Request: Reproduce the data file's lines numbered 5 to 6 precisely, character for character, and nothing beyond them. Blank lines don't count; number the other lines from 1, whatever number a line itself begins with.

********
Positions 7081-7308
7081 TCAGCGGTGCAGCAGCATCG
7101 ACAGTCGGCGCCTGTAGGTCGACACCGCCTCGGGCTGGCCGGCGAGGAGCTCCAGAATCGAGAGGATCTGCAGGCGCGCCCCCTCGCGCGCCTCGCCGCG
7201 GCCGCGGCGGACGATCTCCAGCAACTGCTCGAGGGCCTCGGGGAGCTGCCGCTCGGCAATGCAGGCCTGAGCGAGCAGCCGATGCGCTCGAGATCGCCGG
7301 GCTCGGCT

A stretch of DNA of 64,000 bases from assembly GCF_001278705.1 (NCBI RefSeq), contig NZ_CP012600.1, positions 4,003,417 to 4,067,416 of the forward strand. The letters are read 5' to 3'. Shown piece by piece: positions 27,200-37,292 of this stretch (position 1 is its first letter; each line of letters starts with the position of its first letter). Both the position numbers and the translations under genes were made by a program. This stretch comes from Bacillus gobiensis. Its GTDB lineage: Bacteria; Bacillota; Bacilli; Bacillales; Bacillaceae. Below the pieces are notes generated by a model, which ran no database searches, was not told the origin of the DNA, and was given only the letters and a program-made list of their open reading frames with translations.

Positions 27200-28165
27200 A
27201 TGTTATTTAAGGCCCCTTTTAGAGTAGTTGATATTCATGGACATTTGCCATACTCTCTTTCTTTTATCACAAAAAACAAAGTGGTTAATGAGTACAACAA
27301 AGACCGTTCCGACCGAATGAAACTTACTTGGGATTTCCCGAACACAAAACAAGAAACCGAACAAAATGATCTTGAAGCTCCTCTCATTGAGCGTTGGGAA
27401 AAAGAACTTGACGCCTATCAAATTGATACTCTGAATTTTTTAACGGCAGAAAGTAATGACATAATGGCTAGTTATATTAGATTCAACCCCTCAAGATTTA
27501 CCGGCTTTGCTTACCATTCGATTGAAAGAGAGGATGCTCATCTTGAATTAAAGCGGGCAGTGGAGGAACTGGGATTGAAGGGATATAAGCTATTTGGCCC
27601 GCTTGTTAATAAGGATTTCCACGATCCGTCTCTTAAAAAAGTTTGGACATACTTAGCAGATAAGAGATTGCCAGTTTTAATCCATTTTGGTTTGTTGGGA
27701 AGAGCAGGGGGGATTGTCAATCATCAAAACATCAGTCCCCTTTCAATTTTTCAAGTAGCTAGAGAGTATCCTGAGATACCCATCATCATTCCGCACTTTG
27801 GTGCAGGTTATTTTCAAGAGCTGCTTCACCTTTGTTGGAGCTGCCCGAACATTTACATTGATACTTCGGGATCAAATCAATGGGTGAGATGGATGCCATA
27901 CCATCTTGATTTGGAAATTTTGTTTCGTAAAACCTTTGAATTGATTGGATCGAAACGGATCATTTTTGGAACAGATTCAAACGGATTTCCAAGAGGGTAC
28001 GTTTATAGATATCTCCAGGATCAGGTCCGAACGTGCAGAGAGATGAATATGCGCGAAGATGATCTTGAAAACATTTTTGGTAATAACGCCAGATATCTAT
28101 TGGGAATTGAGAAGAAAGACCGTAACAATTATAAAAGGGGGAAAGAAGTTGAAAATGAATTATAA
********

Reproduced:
7301 GCTCGGCT

A stretch of DNA of 64,000 bases from assembly GCF_001278705.1 (NCBI RefSeq), contig NZ_CP012600.1, positions 4,003,417 to 4,067,416 of the forward strand. The letters are read 5' to 3'. Shown piece by piece: positions 27,200-37,292 of this stretch (position 1 is its first letter; each line of letters starts with the position of its first letter). Both the position numbers and the translations under genes were made by a program. This stretch comes from Bacillus gobiensis. Its GTDB lineage: Bacteria; Bacillota; Bacilli; Bacillales; Bacillaceae. Below the pieces are notes generated by a model, which ran no database searches, was not told the origin of the DNA, and was given only the letters and a program-made list of their open reading frames with translations.